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Re: Malnati Deep Dish with Semolina
« Reply #610 on: January 25, 2012, 04:13:28 PM »
Skunker, I've been thinking a bit about the picture of your pizza.  While it doesn't look too bad, a char is often times desired among gourmet pizza connoisseurs.  And I do like a "chunkier" tomato sauce than you used (but strangely generally hate chunky sauces . . . strange, I know).  But viewing your picture, it just appears way too "full" of ingredients (cheese and whatever).  What was the depth of the pan?  While I'm not certain, suggest to cut back a lot on the ingredient contents just as an experiment.  Who knows, you may be real happy with the results. 

Mine and Ed's examples in photos on this site show the top of the edge or rim of the deep dish pizza to be a quarter to a half an inch higher (or even higher) than the pizza contents, but yours appears to be a real "full" equivalent height.  It may be just optics.  But still, it appears you did a beautiful job and you will do even much better in just a little time.  Thanks for sharing.

                                                                                                    --BTB

Add -- I unfortunately tend to focus only on the contents of the pizza crusts and don't give much information on the amount and/or weight of the other ingredients.  I always left that to readers thinking and conclusions and while I still will do that, I think I have to focus a little more on the amount of ingredients to put on top of that great pizza crust that we all work so very hard on.  The crust is the most important part, but . . . there are some other important parts, too.  But the edges of the pizza in your photo seemed to show a nice "flaky" edged crust, which many would consider highly desirable.  Did it taste as good as it looked?   

Offline BTB

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Re: Malnati Deep Dish with Semolina
« Reply #611 on: January 26, 2012, 10:41:29 AM »
This is just to further illustrate what I mean about the pizza being "full" of ingredients above.  The picture below is from Malnati's website.  Note especially how tall the edge or rim is over the contents of the ingredients in the middle of the pizza.  I think Skunker's example was overly "full" of whatever contents there were, . . . or the edge of the crust wasn't pushed up high enough . . . or the pan was not a very high one.  Suggest a traditional 2" deep pan.  Just a thought as we're all looking for getting the best out of our pizzamaking, right?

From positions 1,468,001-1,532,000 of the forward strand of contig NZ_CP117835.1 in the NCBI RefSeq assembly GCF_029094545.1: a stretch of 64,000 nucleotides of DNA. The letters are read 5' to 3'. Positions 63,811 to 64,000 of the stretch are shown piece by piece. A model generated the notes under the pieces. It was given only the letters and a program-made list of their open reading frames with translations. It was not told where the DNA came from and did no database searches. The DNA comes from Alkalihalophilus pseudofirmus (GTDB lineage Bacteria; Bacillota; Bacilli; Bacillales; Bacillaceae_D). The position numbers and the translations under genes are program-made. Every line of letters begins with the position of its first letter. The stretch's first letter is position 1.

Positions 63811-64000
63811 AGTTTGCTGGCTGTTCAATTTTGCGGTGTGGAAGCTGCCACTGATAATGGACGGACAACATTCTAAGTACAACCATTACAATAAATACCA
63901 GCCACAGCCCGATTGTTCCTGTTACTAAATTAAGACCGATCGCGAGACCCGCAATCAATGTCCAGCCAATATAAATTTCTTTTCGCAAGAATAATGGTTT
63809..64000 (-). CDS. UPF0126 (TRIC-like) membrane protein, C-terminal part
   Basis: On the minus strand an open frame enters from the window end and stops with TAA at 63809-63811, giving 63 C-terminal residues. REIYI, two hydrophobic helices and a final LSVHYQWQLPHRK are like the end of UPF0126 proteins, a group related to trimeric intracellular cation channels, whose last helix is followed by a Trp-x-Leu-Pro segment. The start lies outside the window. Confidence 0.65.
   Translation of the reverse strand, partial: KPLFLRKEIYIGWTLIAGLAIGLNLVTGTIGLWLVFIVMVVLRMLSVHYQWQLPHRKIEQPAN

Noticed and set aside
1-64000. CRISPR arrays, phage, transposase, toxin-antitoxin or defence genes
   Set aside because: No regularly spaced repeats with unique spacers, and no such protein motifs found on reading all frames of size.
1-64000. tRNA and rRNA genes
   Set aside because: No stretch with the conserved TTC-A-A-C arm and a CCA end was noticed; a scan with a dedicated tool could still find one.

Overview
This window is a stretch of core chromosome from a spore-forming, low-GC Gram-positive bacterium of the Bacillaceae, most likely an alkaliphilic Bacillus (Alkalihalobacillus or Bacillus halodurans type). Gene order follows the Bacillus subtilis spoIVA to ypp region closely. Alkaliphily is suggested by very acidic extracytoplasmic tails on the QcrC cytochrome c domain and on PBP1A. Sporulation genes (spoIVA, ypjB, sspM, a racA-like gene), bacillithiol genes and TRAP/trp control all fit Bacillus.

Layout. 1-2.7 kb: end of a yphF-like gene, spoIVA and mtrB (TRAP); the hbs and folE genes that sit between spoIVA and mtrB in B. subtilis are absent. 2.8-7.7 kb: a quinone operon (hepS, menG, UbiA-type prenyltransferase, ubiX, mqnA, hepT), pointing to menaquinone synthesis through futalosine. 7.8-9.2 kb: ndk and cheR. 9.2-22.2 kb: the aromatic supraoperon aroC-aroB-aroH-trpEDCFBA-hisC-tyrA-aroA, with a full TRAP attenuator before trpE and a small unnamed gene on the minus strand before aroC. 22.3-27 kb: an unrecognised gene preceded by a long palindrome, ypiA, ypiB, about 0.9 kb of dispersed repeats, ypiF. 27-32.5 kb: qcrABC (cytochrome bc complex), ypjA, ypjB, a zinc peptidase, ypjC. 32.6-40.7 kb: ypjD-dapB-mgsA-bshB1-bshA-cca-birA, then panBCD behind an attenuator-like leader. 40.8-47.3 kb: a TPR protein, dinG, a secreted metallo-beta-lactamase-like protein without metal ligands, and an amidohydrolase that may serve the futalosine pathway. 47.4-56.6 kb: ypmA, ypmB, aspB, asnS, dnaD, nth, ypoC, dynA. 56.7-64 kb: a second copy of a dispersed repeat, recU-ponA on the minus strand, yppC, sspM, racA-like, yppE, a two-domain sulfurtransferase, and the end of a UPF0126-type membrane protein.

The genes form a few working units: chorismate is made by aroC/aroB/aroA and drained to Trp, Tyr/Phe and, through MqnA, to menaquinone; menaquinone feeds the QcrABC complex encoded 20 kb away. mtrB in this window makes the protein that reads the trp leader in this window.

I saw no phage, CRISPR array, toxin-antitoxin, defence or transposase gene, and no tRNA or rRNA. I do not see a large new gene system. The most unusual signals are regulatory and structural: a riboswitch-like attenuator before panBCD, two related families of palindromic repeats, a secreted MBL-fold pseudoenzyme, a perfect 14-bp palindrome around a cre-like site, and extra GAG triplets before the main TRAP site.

--BTB      ;D
Add -- the pizza crusts served at Malnati's great restaurants are usually always darker or browner than those illustrated on their websites and marketing literature.  I guess the lighter crust color is presumed to be better for marketing purposes, but I assure you that a little browner coloring is most highly desired.
« Last Edit: January 26, 2012, 10:52:33 AM by BTB »

Offline vcb

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Re: Malnati Deep Dish with Semolina
« Reply #612 on: January 26, 2012, 10:53:52 AM »
This is just to further illustrate what I mean about the pizza being "full" of ingredients above.  The picture below is from Malnati's website.  Note especially how tall the edge or rim is over the contents of the ingredients in the middle of the pizza.  I think Skunker's example was overly "full" of whatever contents there were, . . . or the edge of the crust wasn't pushed up very high . . . or the pan was not a very high one.  Suggest a traditional 2" deep pan.  Just a thought as we're all looking for getting the best out of our pizzamaking, right?

                                                                                        --BTB      ;D


Skunker, It looks like you may be using a pie pan instead of a cake pan.
I've found that 9" pie pans are not the best for these recipes; they are very slanted and don't have very high rims.
You more than likely will have to reduce the amount of ingredients you use compared to a larger straight sided pan.
Try a 9" cake pan next time if you must make a pizza that small. I like the heavy duty dark non-stick wilton pans, like the kind I used in my toaster oven:

http://www.realdeepdish.com/2011/02-12-toaster-oven-deep-dish-food-pr0n/


-- Ed Heller -aka- VCBurger -- Real Deep Dish - Deep Dish 101
http://www.realdeepdish.com/
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Offline BTB

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Re: Malnati Deep Dish with Semolina
« Reply #613 on: January 26, 2012, 11:13:44 AM »